The article that every woman with hair loss needs to read.
Everyone is losing their hair.
On average, humans lose about 50-100 of the hairs on their head daily. We all lost some today.
Most of us have about 100,000 - 150,000 hairs in our scalp, so losing 50 hairs is nothing to worry about right?
Unfortunately, for some of us, those hairs don’t return. What's worse is it's hard to notice at first, but eventually, it becomes obvious.
Think of it like this...you have $150,000 in your bank account. I borrow $100, with the promise to pay back in a few months.
If I pay it back, cool. But if not, $100 in comparrison to $150,000 is not a big deal.
But if I borrowed $100 everyday for months and never paid it back, it would become a problem.
Not only am I not paying your money back, but you notice the difference in your bank account.
Those $100 dollars add up quick!
Hairloss is like the borrower that doesn't pay back.
Even though hair loss is not life threatening, it's still very serious.
Hair loss — also known scientifically as alopecia — is a highly prevalent problem.
So, this is a common issue that, while it’s more likely once you get older, can start at any age.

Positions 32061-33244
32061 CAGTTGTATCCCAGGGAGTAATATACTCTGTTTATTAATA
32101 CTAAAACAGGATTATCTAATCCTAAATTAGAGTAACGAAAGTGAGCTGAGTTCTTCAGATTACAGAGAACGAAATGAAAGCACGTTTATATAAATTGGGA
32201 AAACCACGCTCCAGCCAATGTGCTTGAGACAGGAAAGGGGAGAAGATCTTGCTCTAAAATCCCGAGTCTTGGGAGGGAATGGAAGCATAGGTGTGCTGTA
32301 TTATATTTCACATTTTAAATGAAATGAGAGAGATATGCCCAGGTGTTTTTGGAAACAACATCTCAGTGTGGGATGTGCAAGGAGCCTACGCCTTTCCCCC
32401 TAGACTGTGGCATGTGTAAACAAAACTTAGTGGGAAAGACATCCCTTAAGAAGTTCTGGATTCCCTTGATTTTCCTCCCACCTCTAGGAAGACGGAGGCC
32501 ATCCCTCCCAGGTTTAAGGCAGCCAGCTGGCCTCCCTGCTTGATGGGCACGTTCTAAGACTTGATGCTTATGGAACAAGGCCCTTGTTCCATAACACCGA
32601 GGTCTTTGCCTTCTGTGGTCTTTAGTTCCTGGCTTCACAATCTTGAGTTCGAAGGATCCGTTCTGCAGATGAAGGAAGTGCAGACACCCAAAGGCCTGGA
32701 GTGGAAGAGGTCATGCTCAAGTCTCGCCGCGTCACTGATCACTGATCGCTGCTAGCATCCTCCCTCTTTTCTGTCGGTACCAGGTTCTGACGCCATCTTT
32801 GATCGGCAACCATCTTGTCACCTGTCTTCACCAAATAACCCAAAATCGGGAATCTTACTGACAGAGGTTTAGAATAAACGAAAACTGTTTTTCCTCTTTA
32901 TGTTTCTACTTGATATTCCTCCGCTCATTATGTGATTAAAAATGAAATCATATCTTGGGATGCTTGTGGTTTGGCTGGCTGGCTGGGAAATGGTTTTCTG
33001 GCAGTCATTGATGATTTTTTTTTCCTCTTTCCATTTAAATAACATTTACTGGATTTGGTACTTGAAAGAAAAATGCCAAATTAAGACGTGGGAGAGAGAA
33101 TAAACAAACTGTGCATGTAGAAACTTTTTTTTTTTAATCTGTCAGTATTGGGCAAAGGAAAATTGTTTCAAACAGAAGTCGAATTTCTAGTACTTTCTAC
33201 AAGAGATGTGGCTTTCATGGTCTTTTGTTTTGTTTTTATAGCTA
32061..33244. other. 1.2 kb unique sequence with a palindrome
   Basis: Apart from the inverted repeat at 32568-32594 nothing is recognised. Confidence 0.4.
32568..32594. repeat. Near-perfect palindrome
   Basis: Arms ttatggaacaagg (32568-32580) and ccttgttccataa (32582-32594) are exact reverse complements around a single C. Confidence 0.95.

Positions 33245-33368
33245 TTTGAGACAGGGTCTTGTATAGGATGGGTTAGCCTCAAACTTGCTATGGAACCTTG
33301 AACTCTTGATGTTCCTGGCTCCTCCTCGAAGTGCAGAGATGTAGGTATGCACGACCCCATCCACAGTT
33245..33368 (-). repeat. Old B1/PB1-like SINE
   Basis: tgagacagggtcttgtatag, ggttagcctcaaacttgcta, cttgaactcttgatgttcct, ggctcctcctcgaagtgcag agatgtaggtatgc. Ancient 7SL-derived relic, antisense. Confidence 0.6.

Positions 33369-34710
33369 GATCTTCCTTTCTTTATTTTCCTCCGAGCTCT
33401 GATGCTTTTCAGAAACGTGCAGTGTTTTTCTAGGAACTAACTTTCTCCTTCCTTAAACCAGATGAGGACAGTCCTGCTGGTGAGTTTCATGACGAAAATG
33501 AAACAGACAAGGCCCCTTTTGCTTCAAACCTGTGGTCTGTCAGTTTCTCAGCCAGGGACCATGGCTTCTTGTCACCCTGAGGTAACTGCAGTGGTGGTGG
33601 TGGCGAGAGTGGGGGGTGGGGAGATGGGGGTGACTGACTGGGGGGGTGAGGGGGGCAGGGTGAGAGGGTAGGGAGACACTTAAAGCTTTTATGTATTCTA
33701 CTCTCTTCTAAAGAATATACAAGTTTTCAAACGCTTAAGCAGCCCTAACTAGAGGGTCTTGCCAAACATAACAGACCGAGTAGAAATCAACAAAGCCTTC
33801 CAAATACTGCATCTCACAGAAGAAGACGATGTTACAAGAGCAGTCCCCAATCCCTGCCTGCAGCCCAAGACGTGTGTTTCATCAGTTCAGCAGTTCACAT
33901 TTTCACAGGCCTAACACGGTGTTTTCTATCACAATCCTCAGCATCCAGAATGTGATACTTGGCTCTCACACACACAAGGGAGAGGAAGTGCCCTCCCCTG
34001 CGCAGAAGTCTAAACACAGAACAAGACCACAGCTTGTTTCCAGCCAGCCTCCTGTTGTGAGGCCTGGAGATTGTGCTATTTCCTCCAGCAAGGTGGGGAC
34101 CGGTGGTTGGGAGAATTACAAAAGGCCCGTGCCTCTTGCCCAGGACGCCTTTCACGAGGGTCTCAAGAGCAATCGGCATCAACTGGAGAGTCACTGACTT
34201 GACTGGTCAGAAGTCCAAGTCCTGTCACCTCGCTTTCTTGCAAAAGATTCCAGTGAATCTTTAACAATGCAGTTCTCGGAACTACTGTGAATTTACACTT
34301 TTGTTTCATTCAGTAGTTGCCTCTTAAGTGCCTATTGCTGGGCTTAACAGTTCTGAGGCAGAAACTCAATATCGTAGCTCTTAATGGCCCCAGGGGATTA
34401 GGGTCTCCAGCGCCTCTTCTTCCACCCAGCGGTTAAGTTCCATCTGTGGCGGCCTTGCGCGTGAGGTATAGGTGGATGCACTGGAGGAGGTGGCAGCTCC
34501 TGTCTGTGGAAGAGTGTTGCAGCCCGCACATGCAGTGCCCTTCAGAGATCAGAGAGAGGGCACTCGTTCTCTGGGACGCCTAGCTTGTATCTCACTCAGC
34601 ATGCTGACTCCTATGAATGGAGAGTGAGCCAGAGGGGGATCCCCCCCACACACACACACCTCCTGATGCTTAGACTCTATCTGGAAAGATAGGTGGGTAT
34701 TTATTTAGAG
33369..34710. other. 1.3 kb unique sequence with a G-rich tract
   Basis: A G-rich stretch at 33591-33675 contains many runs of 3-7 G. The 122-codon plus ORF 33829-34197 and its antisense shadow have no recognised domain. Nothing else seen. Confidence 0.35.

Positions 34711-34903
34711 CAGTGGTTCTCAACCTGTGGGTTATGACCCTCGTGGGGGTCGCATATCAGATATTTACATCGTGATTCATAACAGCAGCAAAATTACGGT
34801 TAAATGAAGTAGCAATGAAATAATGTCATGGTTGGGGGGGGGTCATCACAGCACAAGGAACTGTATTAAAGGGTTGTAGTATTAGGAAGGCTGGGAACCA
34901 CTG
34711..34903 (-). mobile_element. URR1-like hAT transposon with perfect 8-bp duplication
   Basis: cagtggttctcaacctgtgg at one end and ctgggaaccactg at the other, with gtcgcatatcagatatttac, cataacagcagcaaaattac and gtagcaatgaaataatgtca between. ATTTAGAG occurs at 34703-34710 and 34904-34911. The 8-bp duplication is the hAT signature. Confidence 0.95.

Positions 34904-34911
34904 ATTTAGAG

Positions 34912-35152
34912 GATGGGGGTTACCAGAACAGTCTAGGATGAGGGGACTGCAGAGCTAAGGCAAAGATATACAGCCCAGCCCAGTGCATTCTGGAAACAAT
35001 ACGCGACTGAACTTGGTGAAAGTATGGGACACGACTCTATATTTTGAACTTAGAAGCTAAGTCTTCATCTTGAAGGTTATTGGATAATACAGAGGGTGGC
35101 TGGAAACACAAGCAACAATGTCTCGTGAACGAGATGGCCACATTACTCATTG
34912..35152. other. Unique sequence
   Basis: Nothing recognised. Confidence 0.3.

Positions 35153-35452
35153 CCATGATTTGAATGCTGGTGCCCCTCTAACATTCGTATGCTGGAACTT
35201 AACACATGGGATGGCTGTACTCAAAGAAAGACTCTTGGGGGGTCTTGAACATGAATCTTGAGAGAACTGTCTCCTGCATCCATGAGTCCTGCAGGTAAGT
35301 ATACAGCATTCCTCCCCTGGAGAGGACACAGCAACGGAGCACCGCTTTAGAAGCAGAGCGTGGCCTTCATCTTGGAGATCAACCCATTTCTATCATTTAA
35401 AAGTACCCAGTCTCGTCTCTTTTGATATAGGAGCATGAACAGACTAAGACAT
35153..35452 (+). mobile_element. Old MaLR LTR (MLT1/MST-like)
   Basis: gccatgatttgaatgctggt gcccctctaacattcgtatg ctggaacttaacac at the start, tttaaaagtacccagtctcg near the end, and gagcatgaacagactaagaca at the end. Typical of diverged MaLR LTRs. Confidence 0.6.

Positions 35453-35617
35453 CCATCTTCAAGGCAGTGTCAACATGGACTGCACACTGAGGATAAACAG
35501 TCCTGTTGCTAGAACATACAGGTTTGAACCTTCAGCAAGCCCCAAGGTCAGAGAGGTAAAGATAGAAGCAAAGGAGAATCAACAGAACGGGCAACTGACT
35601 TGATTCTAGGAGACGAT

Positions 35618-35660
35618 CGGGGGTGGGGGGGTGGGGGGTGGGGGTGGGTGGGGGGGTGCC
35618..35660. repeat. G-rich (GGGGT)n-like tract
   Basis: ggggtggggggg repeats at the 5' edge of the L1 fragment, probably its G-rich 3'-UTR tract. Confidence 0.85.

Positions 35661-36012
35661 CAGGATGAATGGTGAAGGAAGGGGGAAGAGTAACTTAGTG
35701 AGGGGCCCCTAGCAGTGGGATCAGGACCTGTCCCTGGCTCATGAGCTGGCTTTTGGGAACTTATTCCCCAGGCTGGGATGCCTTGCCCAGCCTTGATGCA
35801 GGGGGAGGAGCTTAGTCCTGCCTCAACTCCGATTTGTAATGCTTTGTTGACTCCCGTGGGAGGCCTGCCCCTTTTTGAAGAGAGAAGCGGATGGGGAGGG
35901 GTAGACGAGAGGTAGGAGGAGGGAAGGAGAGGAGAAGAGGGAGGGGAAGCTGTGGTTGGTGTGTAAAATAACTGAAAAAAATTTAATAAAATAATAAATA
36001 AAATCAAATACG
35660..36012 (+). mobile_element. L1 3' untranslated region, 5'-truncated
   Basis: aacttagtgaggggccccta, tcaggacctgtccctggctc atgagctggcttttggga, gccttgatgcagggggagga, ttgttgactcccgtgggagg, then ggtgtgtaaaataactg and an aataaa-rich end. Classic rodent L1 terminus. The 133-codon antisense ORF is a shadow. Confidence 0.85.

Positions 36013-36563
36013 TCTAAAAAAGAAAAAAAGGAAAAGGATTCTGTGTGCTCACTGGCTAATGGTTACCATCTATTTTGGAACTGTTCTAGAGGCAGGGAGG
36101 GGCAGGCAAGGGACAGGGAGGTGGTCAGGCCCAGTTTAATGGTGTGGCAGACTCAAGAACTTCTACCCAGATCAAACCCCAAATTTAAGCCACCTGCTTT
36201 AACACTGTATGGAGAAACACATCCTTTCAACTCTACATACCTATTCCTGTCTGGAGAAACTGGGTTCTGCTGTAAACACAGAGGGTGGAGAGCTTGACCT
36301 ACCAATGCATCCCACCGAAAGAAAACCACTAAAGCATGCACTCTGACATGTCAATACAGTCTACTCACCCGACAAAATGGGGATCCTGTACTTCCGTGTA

Hair loss afflicts about 30 million women in the U.S., or about 40% of the balding population.
Hair loss is not a life-threatening condition. But just because it is not fatal, does not mean that it is not serious.
Society places heavy meaning on a woman’s hair. It’s closely associated with beauty, and even sex appeal. In fact, hair loss is often even more traumatic for women because of the importance the world places on our outer appearance.
When first facing hair loss you may have a lot of questions. Common ones can include the following:
- My hair is starting to thin. Is this normal or will it be permanent loss?
- Why am I starting to lose my hair all of a sudden?
- Is my hair loss because of my genetics/diet/ or lifestyle?
- How will my hair loss affect my life every day?
- What should I do to stop or slow down the process?
- Medical options? Natural options?
- Should I see a doctor?
- Is there anything I could’ve done to prevent this?
That’s just a few of the questions I get asked on a regular basis. Hopefully by reading this article and joining our community you will start to understand the ins and outs of hair loss.
The goal of this blog post is to be a useful guide to determine your Type of Hair loss that you can come back to whenever you have questions.
Types of Hair Loss
The best way to know how to treat your hair loss issue is knowing what you’re actually experiencing. From the moment you notice something is wrong, it’s good to pay attention to your signs and symptoms. Hopefully this list will be a starting point:
- Gradual thinning of hair at the top – (Androgenetic Alopecia) This is the most popular form and appears as overall thinning of the hair. It’s known to be a genetic trait passed down from either parent and is common in women during menopause.